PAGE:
This study has demonstrated that the phytophenol resveratrol can significantly decrease chemical and microbial induction of inflammation in human placenta and adipose tissues obtained from pregnant women. Resveratrol was also able to significantly restore the impaired insulin signalling pathway and insulin-mediated glucose uptake in human skeletal muscle obtained from pregnant women.
Low-grade maternal inflammation is a key feature of pregnancies complicated by GDM [33–39]. There is extensive evidence that show human placenta and adipose tissue are important sites involved in the propagation of this maternal inflammation [15, 21, 22, 30, 32, 40–48]. In this study, human placenta and adipose tissue (omental and subcutaneous) were stimulated with the pro-inflammatory cytokines TNF-α and IL-1β in order to induce an inflammatory state. Both TNF-α and IL-1β significantly induced the production of pro-inflammatory cytokines TNF-α, IL-1α, IL-1β, and IL-6, and chemokines, IL-8 and MCP-1 in placenta, and omental and subcutaneous adipose tissue obtained from pregnant women. Co-incubation with resveratrol, however, significantly reduced TNF-α- and IL-1β-induced inflammation in placenta and adipose tissue.
Recently, there has been some evidence to suggest that bacterial and viral infection are associated with GDM [20, 49–52]. It is not known whether infection contributes to the pathophysiology of GDM; however, the placenta and adipose tissue produce can secrete pro-inflammatory mediators in response to pathogens and/or their by products. For example, studies have demonstrated the bacterial endotoxin LPS [24, 32, 47], and viral dsRNA analogue poly(I:C) [21, 53] can induce the expression of pro-inflammatory cytokines in placenta and adipose tissue in vitro. We have previously shown resveratrol to significantly attenuate LPS-induced inflammation in human placenta . Here, we extend these studies and demonstrate resveratrol also significantly reduces mRNA expression and secretion of pro-inflammatory cytokines (IL-1α, IL-1β and IL-6) chemokines (IL-8 and MCP-1) in human placenta and adipose tissue (omental and subcutaneous) stimulated by poly(I:C) or pro-inflammatory cytokines IL-1β and TNF-α.
In corroboration with our findings, experimental animal studies have also demonstrated that resveratrol can ameliorate HFD-induced inflammation during pregnancy. Specifically, resveratrol decreased HFD-induced IL-1β and RANTES (regulated on activation, normal T-cell expressed and secreted) in the placenta of non-human primates ; and in mice, resveratrol also decreased HFD-induced serum levels of TNF-α and MCP-1 and mRNA expression of TNF-α, IL-6, IFN-α and IFN-β in adipose tissue . However, it should be noted that these animal studies on resveratrol use nutritional manipulation (i.e. HFD) to induce a model of GDM. Although some women develop GDM due to pre-existing obesity, many women who present with GDM are lean pre-pregnancy. Moreover, these HFD-induced models of GDM do not account for other factors such as genetic susceptibility on the development of GDM.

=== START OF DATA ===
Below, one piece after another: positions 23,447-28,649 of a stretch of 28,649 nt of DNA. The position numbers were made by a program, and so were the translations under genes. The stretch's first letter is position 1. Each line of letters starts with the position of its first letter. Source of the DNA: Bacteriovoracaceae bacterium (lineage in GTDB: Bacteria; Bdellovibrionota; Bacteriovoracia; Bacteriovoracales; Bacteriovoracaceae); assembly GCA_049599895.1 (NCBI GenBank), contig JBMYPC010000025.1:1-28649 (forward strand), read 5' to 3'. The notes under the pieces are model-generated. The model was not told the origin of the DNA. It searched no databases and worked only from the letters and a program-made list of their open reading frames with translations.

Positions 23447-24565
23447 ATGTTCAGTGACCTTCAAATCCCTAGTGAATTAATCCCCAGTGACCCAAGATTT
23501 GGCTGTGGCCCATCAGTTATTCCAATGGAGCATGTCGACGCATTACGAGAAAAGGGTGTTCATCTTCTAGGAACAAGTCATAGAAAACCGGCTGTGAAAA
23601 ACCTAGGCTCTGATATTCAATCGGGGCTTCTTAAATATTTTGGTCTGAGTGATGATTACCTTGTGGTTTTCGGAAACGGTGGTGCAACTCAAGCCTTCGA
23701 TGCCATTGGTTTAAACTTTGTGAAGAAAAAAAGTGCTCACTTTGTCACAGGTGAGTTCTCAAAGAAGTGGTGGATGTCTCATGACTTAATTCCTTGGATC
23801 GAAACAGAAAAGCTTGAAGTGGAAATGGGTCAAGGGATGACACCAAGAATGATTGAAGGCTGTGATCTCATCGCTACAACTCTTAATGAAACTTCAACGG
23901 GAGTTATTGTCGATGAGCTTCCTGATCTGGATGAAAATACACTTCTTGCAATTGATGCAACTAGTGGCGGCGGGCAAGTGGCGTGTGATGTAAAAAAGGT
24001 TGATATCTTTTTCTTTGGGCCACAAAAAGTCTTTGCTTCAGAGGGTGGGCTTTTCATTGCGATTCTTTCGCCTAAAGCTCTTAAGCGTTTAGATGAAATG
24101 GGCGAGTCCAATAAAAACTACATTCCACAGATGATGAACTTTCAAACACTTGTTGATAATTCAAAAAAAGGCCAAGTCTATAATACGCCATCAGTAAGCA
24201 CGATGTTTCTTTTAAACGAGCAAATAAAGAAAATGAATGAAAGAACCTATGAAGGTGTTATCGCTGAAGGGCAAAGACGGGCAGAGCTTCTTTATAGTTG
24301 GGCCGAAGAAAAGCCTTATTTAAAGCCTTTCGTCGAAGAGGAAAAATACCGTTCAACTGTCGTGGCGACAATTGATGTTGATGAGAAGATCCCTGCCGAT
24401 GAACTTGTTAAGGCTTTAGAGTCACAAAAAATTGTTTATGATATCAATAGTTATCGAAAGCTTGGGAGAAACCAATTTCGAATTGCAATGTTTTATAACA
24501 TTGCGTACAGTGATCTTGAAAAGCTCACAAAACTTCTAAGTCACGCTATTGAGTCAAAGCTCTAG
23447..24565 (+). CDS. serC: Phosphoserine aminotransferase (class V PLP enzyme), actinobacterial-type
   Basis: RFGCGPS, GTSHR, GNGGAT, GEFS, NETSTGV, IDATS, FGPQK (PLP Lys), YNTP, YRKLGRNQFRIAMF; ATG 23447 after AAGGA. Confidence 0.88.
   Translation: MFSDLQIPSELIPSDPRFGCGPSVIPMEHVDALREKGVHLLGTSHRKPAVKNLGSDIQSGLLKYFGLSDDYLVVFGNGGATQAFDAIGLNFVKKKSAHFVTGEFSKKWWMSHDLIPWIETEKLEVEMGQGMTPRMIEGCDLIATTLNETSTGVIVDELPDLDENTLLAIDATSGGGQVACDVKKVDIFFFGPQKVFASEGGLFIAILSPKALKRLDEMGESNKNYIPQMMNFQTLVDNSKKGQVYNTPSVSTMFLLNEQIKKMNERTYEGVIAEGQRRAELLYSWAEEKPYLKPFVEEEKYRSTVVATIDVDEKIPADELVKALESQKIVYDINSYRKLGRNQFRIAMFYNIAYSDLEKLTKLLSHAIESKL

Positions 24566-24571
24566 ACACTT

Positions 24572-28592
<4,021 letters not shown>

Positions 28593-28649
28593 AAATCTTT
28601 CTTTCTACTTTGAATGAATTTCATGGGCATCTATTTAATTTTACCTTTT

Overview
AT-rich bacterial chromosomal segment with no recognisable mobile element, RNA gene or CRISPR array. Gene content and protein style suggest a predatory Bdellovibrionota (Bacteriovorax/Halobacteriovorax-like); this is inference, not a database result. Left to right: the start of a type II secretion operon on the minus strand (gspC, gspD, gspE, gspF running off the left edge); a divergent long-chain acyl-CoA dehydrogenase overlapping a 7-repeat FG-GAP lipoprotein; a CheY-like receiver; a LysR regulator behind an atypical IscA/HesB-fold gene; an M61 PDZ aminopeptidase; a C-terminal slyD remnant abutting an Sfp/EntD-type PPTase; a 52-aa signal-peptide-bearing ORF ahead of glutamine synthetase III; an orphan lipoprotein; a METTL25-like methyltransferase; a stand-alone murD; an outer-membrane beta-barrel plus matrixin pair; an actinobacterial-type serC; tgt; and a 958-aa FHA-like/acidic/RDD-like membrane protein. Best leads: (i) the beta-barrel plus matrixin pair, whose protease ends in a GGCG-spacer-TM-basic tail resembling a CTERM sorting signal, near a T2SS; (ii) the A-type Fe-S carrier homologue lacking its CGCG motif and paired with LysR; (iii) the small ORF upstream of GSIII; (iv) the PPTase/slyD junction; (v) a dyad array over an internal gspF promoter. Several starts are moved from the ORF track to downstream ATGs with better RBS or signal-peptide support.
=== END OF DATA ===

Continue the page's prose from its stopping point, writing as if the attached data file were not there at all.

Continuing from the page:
Increased maternal peripheral insulin resistance is another central feature in the pathophysiology of GDM [9, 10, 12, 55]. Low-grade maternal inflammation induced by sterile inflammation or an underlying maternal infection can contribute to the development of peripheral insulin resistance in skeletal muscle of pregnant women [5, 10, 55–57]. Studies have shown that the insulin signalling pathway and glucose uptake in skeletal muscle from pregnant women are significantly impaired by pro-inflammatory cytokines TNF-α and IL-1β, and also by LPS and poly(I:C) [20, 22, 31]. Thus, in order to test the effect of resveratrol on the insulin signalling pathway, human skeletal muscle were stimulated by TNF-α, LPS or poly(I:C) in order to generate a model of insulin resistance. Excitingly, resveratrol was able to restore the insulin signalling pathway and glucose uptake to basal levels in skeletal muscle impaired by TNF-α, LPS and poly(I:C) treatments. In agreement with our findings, similar beneficial effects on insulin resistance and glucose metabolism by resveratrol have also been demonstrated in experimental pregnant animal models. For example, resveratrol improved glucose metabolism and insulin tolerance in a particular genetic strain of mice that spontaneously develop GDM when pregnant . Studies conducted on pregnant non-human primates consuming a Western-style diet have also shown improvements in their glucose tolerance and decreases in placental inflammation and fetal liver triglyceride deposition when supplementing their diets with resveratrol throughout pregnancy . However, this study also found resveratrol to alter fetal pancreatic development including increased pancreatic mass and exocrine cell proliferation.
The effects of resveratrol on glucose metabolism in humans have been studied, however, only in short-term non-pregnant human clinical trials. Nonetheless, these studies have shown that resveratrol can improve insulin sensitivity and glucose metabolism. In a study performed with 19 diabetic Hungarian patients, those who received resveratrol for 4 weeks showed improved insulin sensitivity . In another study, 11 obese middle-aged Dutch men received 0.15 g resveratrol/day for a month subsequently demonstrated reduced circulating plasma glucose and insulin levels, however only displayed a modest improvement in their insulin sensitivity . This was confirmed in a larger double-blinded cohort study consisting of 66 type 2 diabetes patients in Iran, in which 1 g resveratrol/day was administered for 6 weeks . Although these human studies show significant promise regarding the beneficial effects of resveratrol in alleviating insulin resistance and improving glucose metabolism, there is a lack of research in the use of resveratrol supplementation by pregnant women with GDM; this presents a new and important area of study, not only on maternal, but also fetal consequences.